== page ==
|There were few textbooks available to young students in the 18th and 19th centuries. Instead, students would use blank books, more commonly referred to as copybooks, to copy their teacher's lessons entirely by hand. Many of these early books were made by hand, until the local stationers eventually began supplying ruled and plain copybooks, often with advertisements on their wrappers. |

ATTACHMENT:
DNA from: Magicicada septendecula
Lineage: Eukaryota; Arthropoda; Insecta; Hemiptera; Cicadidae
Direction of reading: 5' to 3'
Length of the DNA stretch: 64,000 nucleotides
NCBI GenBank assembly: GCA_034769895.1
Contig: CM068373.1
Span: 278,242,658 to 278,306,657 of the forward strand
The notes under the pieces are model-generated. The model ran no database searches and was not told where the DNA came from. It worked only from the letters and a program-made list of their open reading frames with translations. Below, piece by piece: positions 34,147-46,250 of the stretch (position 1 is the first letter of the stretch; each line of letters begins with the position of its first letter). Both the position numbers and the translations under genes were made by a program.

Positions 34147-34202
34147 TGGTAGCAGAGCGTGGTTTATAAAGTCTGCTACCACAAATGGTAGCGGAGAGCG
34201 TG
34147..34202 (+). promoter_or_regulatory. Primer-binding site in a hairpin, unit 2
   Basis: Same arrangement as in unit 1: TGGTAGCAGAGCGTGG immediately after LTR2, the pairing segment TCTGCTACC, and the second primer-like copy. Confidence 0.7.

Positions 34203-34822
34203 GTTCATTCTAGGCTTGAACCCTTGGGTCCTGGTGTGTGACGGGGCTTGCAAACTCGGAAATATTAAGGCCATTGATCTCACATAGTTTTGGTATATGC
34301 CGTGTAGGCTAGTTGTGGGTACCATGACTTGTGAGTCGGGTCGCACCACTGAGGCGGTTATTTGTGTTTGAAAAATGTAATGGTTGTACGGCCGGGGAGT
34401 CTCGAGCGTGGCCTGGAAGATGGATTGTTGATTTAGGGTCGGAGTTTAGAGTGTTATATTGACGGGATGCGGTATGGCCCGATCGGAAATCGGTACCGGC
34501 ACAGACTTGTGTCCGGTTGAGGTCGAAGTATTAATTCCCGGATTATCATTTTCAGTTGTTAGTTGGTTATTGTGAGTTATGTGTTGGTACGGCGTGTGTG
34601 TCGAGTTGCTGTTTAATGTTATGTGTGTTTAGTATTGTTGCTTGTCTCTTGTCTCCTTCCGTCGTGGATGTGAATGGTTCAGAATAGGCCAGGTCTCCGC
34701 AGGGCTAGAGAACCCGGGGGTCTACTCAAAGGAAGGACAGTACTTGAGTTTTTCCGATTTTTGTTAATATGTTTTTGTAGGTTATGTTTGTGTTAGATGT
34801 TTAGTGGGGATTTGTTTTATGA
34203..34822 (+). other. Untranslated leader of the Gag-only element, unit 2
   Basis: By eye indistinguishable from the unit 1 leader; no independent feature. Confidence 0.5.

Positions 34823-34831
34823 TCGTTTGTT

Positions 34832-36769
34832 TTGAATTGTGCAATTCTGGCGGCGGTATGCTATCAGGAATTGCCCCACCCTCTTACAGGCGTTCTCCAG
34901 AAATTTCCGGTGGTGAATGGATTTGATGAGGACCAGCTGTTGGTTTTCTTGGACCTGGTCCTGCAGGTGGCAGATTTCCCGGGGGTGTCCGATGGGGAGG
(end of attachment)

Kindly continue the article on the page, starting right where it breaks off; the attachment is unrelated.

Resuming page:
My photos of the penmanship copybook shown above are from a 2008 exhibit, 350 Years of Books for Children at the University of Washington's Suzallo Library. Penmanship exercises were a common form of copybooks. This one is from a Hampstead, Massachussettes student, Tristram Little, and dated 1823-1826. I do love the text in it; Be careful to keep your book very clean.
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